The Russians are Coming, The Russians are Coming


The Washington Post reported on Friday that the CIA “…concluded in a secret assessment that Russia intervened in the 2016 election to help Donald Trump win the Presidency….” The assessment was so secret that the CIA felt compelled to leak it to the Washington Post, which promptly put it on the front page. While the FBI acknowledged that the Russians intervened by hacking DNC and RNC servers, they were more circumspect about motives. They were apparently unwilling to say explicitly that the Russians were trying to help Trump win.


There are now various calls for the Senate to conduct an investigation of the situation. Senator John McCain joined with Senate minority leader Chuck Schumer to say they will push “…to unify our colleagues around the goal of investigating and stopping the grave threats that cyber attacks conducted by foreign governments pose to our national security.”


For his part, His Majesty King Donald dismissed the story saying “It could be Russia…and it could be China. And it could be some guy in his home in New Jersey.” (Why do they always have to pick on New Jersey?) Anyway, the Royal Transition Staff issued a statement that “these are the same people that said Saddam Hussein had weapons of mass destruction.” At that, the usual chorus arrived wailing and moaning about the dire threat to “Our Democracy” and His Majesty’s apparent unwillingness to walk around the town square dressed in sack cloth and ashes to atone for his cavalier dismissal of the opinions of the intelligence agencies.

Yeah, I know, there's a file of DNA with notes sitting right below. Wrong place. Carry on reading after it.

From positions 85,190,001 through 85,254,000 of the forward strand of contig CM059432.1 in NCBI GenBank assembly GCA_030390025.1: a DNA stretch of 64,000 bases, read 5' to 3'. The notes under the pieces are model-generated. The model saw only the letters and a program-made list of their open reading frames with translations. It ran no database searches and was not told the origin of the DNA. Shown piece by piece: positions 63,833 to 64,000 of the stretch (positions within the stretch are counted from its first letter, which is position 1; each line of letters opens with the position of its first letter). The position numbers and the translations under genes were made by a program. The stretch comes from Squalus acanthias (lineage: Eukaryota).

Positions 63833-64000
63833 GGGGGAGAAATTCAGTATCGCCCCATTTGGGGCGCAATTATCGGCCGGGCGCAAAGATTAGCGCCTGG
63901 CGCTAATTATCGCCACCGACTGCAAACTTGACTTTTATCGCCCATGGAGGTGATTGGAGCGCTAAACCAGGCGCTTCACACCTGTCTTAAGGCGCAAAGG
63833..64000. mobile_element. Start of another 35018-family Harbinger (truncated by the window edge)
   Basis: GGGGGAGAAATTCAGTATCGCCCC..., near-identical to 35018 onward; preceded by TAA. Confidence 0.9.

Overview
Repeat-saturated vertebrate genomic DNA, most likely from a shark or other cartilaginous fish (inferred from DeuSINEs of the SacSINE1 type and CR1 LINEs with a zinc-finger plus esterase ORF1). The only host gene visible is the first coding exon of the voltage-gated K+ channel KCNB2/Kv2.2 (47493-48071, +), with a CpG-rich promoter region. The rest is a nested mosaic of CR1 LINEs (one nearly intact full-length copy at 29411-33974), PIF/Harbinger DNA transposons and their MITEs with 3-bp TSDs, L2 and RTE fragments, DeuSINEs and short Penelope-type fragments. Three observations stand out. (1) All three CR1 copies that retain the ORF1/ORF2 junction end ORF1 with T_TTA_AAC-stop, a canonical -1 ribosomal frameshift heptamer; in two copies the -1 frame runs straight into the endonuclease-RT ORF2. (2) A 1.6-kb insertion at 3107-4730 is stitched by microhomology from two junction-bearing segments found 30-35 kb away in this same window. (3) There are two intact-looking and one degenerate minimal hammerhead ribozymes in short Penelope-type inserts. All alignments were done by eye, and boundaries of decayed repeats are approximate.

So let’s unpack all this.

Did Russia Interfere?

Is there any reason to believe that the Russian government tried to influence the outcome of the 2016 Presidential election? Of course there is. They have interfered one way or another with American politics generally and U.S. Presidential elections specifically for at least 50 years. After all, who provided financing, propaganda and organizational help for communist front groups from the 1940s through the collapse of the Soviet Union in 1989? The Soviets did, that’s who.


So, yes, of course the Russian government tried to influence the outcome. Did Putin prefer Donald Trump to Hillary Clinton? Probably. So what? They probably preferred Obama to Romney. After all, it was Romney who in 2012 identified Russia as the greatest strategic threat faced by the U.S. And it was Obama who was caught on an open mike telling Putin to wait until after the 2012 election was over, after which time Obama could be more accommodative toward Russia.


Again, so what.

A Little History Here

Russia almost certainly preferred Jimmy Carter to Ronald Reagan in 1980; George McGovern to Richard Nixon in 1972; Lyndon Johnson to Barry Goldwater in 1964, and Henry Wallace to Harry Truman or Thomas Dewey in 1948. And let’s not be naïve, in addition to agit prop over elections, Russia successfully infiltrated high levels of Western governments. There was the Kim Philby affair in Britain. And to this day lots of progressives deny that Alger Hiss and Ethel Rosenberg spied for the Soviets, despite the mountain of evidence that shows they did. The British government charged Vladimir Putin with ordering the assassination of Alexander Litvinenko, a former KGB agent, in London in 2006. Then there were the cases of Aldrich Ames and Robert Hansen, caught spying for the Soviets. The Guardian covers the very recent case (2010) of Donald Heathfield and Tracey Foley in the story at this link.